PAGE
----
Springfield Hillcrest’s renovation challenging for students, but the transformation is eye-popping
SPRINGFIELD, Mo. (KY3) - There are many new construction projects going on in the Springfield Public School system thanks to the $169 million bond issue passed by voters in 2019.
Two new elementary schools, Boyd and Williams, just opened at the start of the school year and Hillcrest high school is about halfway through its $30 million renovation that is truly a sight to behold for alumni who have passed through its halls since it was built in 1957.
“They would have a hard time recognizing some of it,” said Hillcrest Principal Rob Kroll.
It starts at the front parking lot which is full of fencing and equipment for the continuing construction that won’t be completed until 2023.
There’s a new front to the building that leads into a newly-remodeled shiny entry hall.
All the cramped, dark hallways with exposed duct work have now been replaced with wider, brighter halls and a hallway now connects the main building to the physical education gym.
So far only the specialty classrooms have been completed such as the award-winning HTV media center with its own podcast room and editing facilities, the cooking and fashion classrooms, wood and welding shops, and the school’s centerpiece... a library and study area with hive-shaped light fixtures in honor of the school’s mascot. the Hornets.
“This is one of the most overhauled spaces,” Kroll said. “It is a renovated gymnasium that was just a big brick box with no windows. Our librarians are amazing and they put together what they wanted to have and our architects went to work. So an old gym with no windows now has plenty of natural light coming through with two classrooms, two study rooms, flexible seating throughout and large enough space for out entire staff to meet here.”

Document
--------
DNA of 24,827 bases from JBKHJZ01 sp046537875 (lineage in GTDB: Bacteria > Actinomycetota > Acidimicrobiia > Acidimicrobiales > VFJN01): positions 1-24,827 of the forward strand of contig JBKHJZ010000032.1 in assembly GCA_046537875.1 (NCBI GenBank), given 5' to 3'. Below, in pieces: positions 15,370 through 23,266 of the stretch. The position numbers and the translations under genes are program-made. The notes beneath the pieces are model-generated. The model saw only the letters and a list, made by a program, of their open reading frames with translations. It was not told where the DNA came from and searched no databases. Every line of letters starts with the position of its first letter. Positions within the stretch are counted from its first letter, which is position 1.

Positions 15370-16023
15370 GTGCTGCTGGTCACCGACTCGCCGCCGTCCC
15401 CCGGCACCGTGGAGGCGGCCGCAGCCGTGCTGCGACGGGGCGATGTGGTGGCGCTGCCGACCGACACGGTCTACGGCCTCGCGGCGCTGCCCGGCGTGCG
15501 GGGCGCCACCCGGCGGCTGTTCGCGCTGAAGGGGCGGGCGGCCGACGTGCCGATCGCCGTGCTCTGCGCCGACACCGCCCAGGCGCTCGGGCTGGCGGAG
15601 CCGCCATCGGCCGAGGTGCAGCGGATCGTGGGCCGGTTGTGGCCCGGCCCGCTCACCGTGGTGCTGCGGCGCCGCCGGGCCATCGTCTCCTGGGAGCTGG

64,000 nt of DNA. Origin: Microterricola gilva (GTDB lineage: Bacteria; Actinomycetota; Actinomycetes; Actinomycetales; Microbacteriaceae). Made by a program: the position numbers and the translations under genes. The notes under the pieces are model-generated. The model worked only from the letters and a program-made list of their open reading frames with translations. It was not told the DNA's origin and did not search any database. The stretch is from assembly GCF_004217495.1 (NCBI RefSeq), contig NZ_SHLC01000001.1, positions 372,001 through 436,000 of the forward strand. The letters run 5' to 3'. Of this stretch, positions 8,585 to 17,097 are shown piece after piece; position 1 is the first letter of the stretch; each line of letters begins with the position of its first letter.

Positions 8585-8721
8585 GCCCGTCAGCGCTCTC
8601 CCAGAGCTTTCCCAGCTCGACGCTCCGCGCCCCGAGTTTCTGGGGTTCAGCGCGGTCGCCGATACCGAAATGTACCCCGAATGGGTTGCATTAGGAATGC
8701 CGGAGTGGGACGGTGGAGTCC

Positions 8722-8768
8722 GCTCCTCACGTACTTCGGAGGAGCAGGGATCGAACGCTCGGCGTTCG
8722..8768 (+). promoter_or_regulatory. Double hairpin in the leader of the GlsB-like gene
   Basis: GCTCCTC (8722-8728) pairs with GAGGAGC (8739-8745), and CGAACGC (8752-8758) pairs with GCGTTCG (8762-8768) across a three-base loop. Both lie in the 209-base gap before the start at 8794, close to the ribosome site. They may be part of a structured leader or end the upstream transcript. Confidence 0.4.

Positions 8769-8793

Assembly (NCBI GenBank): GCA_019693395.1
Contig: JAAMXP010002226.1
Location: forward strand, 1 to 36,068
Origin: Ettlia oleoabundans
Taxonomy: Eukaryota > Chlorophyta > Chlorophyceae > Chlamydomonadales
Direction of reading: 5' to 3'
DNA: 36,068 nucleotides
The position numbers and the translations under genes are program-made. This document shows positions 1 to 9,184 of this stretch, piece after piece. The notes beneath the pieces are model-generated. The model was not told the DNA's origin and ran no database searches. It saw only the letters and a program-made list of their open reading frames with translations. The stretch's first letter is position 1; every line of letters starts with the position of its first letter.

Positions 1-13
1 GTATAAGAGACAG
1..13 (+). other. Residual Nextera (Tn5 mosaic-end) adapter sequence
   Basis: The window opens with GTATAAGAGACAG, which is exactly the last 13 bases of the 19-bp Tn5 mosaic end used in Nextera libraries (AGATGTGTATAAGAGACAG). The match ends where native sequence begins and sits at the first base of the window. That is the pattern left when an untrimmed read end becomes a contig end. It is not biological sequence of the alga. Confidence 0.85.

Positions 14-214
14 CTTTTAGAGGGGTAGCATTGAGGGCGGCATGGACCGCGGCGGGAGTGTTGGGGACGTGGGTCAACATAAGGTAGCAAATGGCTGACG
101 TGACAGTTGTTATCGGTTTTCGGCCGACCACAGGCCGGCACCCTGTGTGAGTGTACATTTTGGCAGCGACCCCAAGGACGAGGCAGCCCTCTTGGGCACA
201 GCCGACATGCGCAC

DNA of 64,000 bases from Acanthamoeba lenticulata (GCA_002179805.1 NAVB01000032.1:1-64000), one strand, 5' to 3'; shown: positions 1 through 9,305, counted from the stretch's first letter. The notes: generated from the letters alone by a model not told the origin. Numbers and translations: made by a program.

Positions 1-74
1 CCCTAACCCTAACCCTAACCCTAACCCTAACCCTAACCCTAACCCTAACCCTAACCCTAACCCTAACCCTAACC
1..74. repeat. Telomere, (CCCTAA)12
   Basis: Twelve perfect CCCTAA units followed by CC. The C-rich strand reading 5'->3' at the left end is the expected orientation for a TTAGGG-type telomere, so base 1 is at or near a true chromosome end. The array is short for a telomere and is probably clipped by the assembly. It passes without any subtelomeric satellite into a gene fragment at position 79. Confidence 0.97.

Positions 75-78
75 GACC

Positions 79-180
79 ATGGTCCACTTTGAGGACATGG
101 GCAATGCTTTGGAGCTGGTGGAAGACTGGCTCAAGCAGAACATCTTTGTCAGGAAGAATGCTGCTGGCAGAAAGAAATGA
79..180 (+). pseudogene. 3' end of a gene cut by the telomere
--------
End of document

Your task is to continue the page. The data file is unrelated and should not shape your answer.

With much of the work done over the summer, the transformation from the old school to new school really hit home when teachers and students arrived this week for the start of the fall semester.
“I watched two teachers when they walked in and there were tears in their eyes,”Kroll said. “The students were trying to figure out where they were standing. They knew they were standing in roughly the same area they stood before but they just couldn’t get their bearings.”
“It’s amazing,” said Hillcrest junior Avery Marmon of the changes at the school. “It doesn’t look the same at all.”
“It’s definitely different,” added fellow junior Zao Shatto. “Before there were walls all around and everything was very closed off but now it’s a much more open concept.”
While other schools have transferred students out to other facilities or kept them in their old schools while building new schools at different locations, Hillcrest students have remained in place while the beehive of construction activity has swarmed around them.
And it hasn’t always been easy.
“Especially at the end of last year it was crazy,” Shatto recalled. “I was in a class right above where they were building and you couldn’t hear a thing the teacher said. We couldn’t talk without having to yell so we had to go to another classroom because we couldn’t learn in that space.”
And with the general classroom wing still to be built students are going to makeshift spaces at an annex separate from the school, the classrooms in the library and temporary classrooms installed behind bleachers in the gym.
“We have eight-to-ten teachers right now who don’t have a classroom,” Kroll explained. “They are traveling from one space to another. Working through a renovation and being on site has posed its challenges. But everyone has kept an extremely positive attitude because we all know what we were in and what we were getting.”
And it appears that this is more than just a physical transformation.
There’s a thing called pride.
“We’re probably going to work better in a space that we like to be in,” Shatto said. “And of course we’re going to compare ourselves to Kickapoo and Glendale and how their schools look. Now that our school is rebuilt we can say we have the best school in SPS.”
“I think it’s cool that we are one of the only classes that got to see how it was with no renovations then at the end with everything done,” Marmon added.
“We want to remind our students that it doesn’t matter what side of town you live on, you mean a lot,” Kroll said. “I heard (students) say, ‘I can’t believe we got all of this’ and I’m like, ‘Why? You’re totally worth it.’ It’s hoped that all this changes the hopes and the expectations of what comes out of Hillcrest high school. Now they have this incredible space that’s beginning to develop around them I believe it’s transforming far more than just the physical environment. It’s transforming the spirit and culture of Hillcrest as well.”
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